Buying a 4WD

This article focuses on the major considerations when choosing a 4WD vehicle for the purpose of travelling and camping. We give some brief definations of the various terms used to categorise 4WDs, and discuss various features and their practicality in the outback.

Types of 4WD

The face of the 4WD new car market in Australia changed in the 1990s when 4WD's suddenly became popular for urban use. Before this time, 4WDs were typically only used by people living and working in rural Australia or by what was then a very small group of very adventurous outback legends who ventured into remote Australia by heavy-duty 4WDs that really were light trucks.

The recent popularity of 4WDs as the family vehicle has seen a much wider range of vehicle makes/models enter the market with 4WDs now available from over 10 vehicle manufacturers and a whole new group of vehicles known as Soft Roaders - these are the Cross-overs, and AWDs, that are not in the class of vehicle as a true 4WD.

In Australia, vehicles without significant offroad capabilities are often referred to as All-Wheel Drives (AWDs) while those with offroad capabilities are referred to as "four-wheel drives" (4WDs, 4x4s). The term 4x4 is probably the most accurate term to describe the offroad 4WD vehicle, with the first 4 referring to the number of wheels on the vehicle, and the second 4 refer to the number of driven wheels. The term can then be applied to vehicles equipped with either full-time or part-time four wheel drive.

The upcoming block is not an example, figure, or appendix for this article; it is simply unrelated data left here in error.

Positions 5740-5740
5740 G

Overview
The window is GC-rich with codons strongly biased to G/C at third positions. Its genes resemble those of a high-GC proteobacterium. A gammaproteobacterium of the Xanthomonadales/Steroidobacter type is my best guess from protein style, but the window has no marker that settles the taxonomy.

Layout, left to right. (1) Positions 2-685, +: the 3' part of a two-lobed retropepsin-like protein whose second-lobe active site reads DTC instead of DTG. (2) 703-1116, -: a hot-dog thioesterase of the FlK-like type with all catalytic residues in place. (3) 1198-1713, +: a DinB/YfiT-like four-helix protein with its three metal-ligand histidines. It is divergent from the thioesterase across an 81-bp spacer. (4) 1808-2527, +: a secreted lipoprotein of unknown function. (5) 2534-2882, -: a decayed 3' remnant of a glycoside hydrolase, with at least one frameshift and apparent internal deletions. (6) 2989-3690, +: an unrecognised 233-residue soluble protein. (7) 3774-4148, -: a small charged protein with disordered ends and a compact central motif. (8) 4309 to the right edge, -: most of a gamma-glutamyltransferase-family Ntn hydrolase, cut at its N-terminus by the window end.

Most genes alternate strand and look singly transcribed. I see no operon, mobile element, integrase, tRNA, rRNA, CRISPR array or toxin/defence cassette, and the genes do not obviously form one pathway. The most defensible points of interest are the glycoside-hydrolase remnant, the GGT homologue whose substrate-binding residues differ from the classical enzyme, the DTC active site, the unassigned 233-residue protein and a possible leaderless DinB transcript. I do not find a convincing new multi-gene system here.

Cross Over

The crossover is a new category of AWD vehicle on the market that uses car components for lighter weight and better fuel economy making it more suitable to urban users than rigorous off-road use. Neither the Soft Roader or Crossover is designed to be especially capable off-road so don't buy one for it's off-road capabilities. These are passenger vehicles with 4WD styling.

Confused? Don't be, basically there's a lot of middle ground for anything that's not a Toyota Landcruiser or Nissan Patrol.


The term "4WD" simply means a four-wheeled vehicle with a drivetrain that allows all four wheels to receive power from the engine simultaneously.

"Four-wheel drive" was originally used to describe truck-like vehicles that require the driver to manually switch between a two wheel drive mode for street driving and a four-wheel drive mode for low traction conditions such as dirt, gravel, mud. However, other performance sedans (such as rally cars) also have a four-wheel drive system so the term could be confusing.